When this is published SA voters will be lining up to select a new government. That is the hope. I understand the betting market favours a hung parliament. No pundit I’ve heard is willing to pick a winner. Kevin Bonham talks about the difficulty of modelling the outcome, with the entry of SA Best and the redistribution. The ABC has guidance on how we can follow the election and an Online Election Page.
On climate change the election matters. There is coverage at:
- Ronald Brakells at Solar Quotes The SA Election: Energy Policies Compared
- Giles Parkinson at RenewEconomy South Australia’s renewable energy future hanging by a thread
The headline policy of the Labor Weatherill government is 75% renewables and 25% storage by 2025, world class and by far the most ambitious among the larger Australian states. The Liberals say they will dump the state targets in favour of the National Energy Guarantee targets.
In the AFR Federal minister Josh Frydenberg labelled the policy as a “thought bubble” and:
- “He is a problem gambler doubling down to chase his losses,” Mr Frydenberg said. “Unfortunately South Australia has the least reliable grid”.
Giles Parkinson has taken a look at Five myths about South Australia’s renewable energy. One is The high penetration of renewables means South Australia has the most unreliable grid.
South Australia has had no major outages this year. A FactCheck at The Conversation found the 97% of outages were caused by things like trees falling on power lines and are unrelated to the source of electricity, renewable or otherwise, flowing through the power lines.
Parkinson also looked at the myth that Labor’s 75 per cent renewable energy target is “reckless”.
Australian Energy Market Operator produced an analysis in December that suggested South Australia could reach 73 per cent renewable energy by 202/21 and up to 80 per cent five years later. Frydenberg either doesn’t read reports that are inconvenient to his ideological line, or, more likely, is being knowingly misleading.
- And AEMO is confident that continued innovation – like the big battery and other storage – will ensure reliability and stability of the grid.
There’s been an argument about SA’s high prices. Labor says that more renewables and less gas will reduce household electricity bills by $300 a year. The Liberals got a wrap over the knuckles for being misleading about a promise that their policies would provide $300 relief. The SA Electoral Commission found that most of that was already built in to the status quo.
I must applaud SA for having an Electoral Commission with powers to hold politicians to account on their promises. What a civilised idea!
Brakels says that in the past year:
- had the world’s largest battery storage facility built,
- acquired a state owned power plant,
- has approved the construction of the world’s largest single tower solar thermal power station [Aurora] 30 km north of Port Augusta,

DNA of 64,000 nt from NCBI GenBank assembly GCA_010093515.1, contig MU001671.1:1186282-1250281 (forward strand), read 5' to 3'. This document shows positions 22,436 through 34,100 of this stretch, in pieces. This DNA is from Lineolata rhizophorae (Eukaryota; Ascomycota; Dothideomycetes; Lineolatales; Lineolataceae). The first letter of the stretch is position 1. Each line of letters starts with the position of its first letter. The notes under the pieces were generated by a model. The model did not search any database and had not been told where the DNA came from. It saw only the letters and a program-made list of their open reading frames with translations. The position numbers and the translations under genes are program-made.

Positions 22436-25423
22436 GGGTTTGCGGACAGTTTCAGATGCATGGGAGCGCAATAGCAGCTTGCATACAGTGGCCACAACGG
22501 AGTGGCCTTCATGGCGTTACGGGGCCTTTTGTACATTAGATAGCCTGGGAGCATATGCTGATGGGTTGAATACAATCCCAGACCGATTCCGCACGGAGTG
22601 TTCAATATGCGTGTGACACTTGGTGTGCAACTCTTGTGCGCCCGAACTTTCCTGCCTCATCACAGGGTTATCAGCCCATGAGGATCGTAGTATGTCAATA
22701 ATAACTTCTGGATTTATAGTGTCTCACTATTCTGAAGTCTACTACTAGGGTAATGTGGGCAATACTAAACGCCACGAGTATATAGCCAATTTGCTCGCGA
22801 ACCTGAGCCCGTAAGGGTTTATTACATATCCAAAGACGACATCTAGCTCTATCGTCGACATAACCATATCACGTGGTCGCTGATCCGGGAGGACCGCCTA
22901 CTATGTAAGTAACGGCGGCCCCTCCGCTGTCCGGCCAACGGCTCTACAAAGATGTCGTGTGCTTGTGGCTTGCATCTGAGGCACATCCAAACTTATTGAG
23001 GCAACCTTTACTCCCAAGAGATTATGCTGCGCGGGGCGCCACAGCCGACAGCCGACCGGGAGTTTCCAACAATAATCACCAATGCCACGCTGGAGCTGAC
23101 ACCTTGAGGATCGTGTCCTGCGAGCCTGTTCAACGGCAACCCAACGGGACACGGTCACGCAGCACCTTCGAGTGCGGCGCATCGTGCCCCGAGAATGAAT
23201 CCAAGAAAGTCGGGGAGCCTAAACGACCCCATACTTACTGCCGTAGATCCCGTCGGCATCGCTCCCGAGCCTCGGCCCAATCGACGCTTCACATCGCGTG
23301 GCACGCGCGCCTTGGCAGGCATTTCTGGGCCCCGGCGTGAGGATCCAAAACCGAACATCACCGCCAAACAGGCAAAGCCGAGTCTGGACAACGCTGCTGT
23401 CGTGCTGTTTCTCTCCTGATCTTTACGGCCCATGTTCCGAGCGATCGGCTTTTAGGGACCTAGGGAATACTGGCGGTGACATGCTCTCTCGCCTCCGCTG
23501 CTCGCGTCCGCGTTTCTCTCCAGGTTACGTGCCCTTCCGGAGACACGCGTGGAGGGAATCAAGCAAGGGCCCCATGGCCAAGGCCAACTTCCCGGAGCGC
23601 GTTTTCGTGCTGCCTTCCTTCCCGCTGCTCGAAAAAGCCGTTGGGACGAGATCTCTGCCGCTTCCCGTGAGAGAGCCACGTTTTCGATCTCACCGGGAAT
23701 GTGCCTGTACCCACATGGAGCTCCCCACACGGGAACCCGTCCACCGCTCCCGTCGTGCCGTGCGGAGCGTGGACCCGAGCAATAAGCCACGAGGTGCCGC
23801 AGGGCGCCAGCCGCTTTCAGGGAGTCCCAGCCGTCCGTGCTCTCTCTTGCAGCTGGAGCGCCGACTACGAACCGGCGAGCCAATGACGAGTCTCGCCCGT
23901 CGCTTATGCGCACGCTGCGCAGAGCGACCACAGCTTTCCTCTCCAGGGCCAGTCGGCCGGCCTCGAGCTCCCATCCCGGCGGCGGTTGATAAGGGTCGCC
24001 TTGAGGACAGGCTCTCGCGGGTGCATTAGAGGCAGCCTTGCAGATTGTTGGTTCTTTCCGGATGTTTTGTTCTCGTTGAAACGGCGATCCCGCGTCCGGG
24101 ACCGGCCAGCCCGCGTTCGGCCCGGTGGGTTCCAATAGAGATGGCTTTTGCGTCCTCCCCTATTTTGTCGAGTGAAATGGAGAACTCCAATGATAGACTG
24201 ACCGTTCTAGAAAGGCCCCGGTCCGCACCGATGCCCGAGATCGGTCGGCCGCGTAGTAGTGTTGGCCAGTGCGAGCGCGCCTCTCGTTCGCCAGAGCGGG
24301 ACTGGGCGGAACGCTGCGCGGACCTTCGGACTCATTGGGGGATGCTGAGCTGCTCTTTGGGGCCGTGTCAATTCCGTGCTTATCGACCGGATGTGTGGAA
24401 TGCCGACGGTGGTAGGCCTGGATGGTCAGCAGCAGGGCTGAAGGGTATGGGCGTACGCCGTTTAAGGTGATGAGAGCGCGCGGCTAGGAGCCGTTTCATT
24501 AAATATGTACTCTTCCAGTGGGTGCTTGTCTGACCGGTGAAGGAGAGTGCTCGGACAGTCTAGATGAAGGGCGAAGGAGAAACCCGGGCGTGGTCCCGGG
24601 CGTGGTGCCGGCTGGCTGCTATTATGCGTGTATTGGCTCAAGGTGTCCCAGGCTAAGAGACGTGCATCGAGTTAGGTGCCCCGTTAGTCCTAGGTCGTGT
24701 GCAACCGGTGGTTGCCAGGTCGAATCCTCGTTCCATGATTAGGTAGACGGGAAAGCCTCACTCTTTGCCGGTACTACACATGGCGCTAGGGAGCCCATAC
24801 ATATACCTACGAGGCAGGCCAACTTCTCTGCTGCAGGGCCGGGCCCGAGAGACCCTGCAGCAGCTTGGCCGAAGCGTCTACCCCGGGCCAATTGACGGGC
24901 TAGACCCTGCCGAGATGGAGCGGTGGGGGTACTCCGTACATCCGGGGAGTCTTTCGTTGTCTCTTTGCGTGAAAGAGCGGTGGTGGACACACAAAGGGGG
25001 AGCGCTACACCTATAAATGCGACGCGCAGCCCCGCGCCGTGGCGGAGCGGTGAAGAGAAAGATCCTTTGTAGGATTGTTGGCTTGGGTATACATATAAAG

- has announced plans to build the world’s largest virtual power station using rooftop solar and home battery storage.
Here’s an artist impression of Aurora:
And more. For example, plans have been announced for German firm Sonnen to establish a battery factory in SA.
The Liberals policy is all over the shop, lacking internal consistency. From Brackels:
- They blame Labor for not having enough back up power but are against the state-owned power plant that provides back up power.
- They say they support free market policies but blame Labor for not interfering in the market to prevent a private company from closing a coal power station.
- The document claims the SA grid is unreliable but also says the state-owned power plant is a waste of money because the grid is so reliable it will only get used an average of once every 10 years.
- They have nothing good to say about Labor, but many policies they say they will follow are similar to what Labor is doing.
The SA Liberals main differences from Labor are:
- The establishment of a $200 million dollar fund for an interconnector with NSW. Although they don’t say this, the real cost of the interconnector would be $500 million to $1 billion with NSW presumably paying half that.
- A massive $100 million subsidy for home batteries of around $2,500 per household. So apparently they are in favor of free market solutions but not when it comes to home batteries.
- A $50 million grid storage fund. Will someone please tell them that subsidizing energy storage like this is not free market?
Unsurprisingly, business would like to see Weatherill re-elected, because they know what they’ll get and appear to like it.
There are some queries about Labor’s plans to boost exploration for gas, which would probably end up being exported. I don’t think we can be building new gas at this stage without expecting it to become a stranded asset, if perchance the world properly addresses the climate change threat.
Of interest, both SA Best and The Greens want to establish a public retailer, which, on figures around the country, could peel off around 20% or more of electricity bills.
SA Best may be in a position to force implementation of this policy. I suspect Greens policies are of academic interest, as they are not expected to win seats in the lower house.
Labor has had four terms in office, keeping the inept Liberals in opposition for 16 years. A fifth term would be something of a miracle, but Weatherill is probably the best politician we have at national or state level in terms of climate change action.